LIA appears to play an important role in understanding modern climate. Based on the GISP2 atmospheric circulation record (see Figure 6.8), the LIA had the most abrupt onset (AD 1400 to 1420) of any of the Holocene rapid climate change events.50 This extends findings from a 1,500-year-long ice core record in the Andes which suggests that entrance into and out of the LIA was abrupt.51

Previous research summarized by Lamb (1995) demonstrates changes in climate such as increased severity of winter storms and sea ice extent, plus accompanying changes in food harvests during the LIA and contrasting milder conditions during the MWP. Recently developed marine sediment records from the Sargasso Sea52 suggest that sea surface temperatures in the Bermuda Rise region were ~1 degree cooler than today ~400 years ago (during the LIA) and ~1,700 years ago, and ~1 degree warmer than today 1,000 years ago (during the MWP). On the basis of this work,53 it is suggested that part of the general climate warming of the past few decades54 could be natural. During the MWP extreme and persistent drought characterized such regions as California and Patagonia,55 implying potential “surprises” during warmer-than-present climates.

Composite time series for El Niño recurrence (see Figure 6.10) suggest that fewer such events occurred during the MWP than during colder intervals prior to and following this time.56 Studies conducted over only the past 500 years, which do not include the LIA/MWP transition, suggest that El Niño recurrence rate is stationary over the long term but that strong El Niño events are nonstationary over centennial scales.57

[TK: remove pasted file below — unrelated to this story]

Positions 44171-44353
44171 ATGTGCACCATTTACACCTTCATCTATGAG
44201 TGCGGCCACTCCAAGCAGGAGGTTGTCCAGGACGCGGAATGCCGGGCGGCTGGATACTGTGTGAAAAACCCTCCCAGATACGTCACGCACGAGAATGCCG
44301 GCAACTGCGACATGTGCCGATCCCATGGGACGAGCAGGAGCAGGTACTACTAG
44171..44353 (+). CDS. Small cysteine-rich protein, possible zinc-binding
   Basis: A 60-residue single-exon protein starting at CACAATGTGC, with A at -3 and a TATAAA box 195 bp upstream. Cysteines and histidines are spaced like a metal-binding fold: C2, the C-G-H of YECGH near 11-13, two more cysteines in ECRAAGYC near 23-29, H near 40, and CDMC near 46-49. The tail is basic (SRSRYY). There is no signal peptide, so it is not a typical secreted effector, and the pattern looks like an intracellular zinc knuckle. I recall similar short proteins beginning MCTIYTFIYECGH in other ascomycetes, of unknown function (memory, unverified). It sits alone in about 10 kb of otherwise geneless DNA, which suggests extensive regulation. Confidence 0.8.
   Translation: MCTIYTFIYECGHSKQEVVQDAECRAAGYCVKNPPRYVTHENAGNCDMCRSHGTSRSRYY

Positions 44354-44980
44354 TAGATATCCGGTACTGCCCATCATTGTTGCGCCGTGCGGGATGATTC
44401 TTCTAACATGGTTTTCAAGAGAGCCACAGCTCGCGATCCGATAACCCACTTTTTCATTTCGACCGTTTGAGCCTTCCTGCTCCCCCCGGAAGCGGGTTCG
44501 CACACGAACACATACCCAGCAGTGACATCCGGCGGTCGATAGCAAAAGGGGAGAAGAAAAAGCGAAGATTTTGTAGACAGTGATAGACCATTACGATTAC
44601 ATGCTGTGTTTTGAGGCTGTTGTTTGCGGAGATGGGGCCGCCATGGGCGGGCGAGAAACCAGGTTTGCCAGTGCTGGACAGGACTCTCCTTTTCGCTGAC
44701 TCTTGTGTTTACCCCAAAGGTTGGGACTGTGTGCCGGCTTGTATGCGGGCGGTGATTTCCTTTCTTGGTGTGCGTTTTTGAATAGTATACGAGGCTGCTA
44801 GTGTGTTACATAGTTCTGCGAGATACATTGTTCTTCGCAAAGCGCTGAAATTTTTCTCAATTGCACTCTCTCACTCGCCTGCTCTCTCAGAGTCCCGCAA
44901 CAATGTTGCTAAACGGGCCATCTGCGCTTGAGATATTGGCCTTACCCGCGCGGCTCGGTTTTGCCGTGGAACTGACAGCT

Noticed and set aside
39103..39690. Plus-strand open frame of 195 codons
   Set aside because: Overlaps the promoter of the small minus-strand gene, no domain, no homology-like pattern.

Analysis of records covering the past 500 years suggests the presence of persistent natural interdecadal and century-scale climate oscillations. A compilation of paleoclimate records representative of the past 400 years of circum-Arctic climate variability indicates that the highest temperatures over this period have occurred since 1840, demonstrating the role of natural climate variability and, as of 1920, the added climate influence of atmospheric trace gases.58 Multidecadal modes and step-function changes in precipitation, temperature, and wind regimes have been identified in a number of regions, ranging from the Intertropical Convergence Zone (ITCZ) to both northern and southern midlatitudes. Recent attempts to match decadal-scale climate change events from region to region do not, however, necessarily reveal synchronous behavior over the past few centuries.59

Although their relative importance is still debated, several mechanisms have been proposed for the natural changes in climate of the past millennium, including changes in solar output, an increase in volcanic aerosols during specific periods, an increase in long-term average atmospheric aerosol loading, variations in thermohaline circulation, and changes in greenhouse gases.60

The paleoclimate record offers the potential to deconvolve the region-to-region climate variability that characterizes the Holocene on millennial to decadal plus finer timescales. Although few such records are available at present, these records offer immense potential (see Box 6.1).



The National Academies | 500 Fifth St. N.W. | Washington, D.C. 20001
Copyright © National Academy of Sciences. All rights reserved.
Terms of Use and Privacy Statement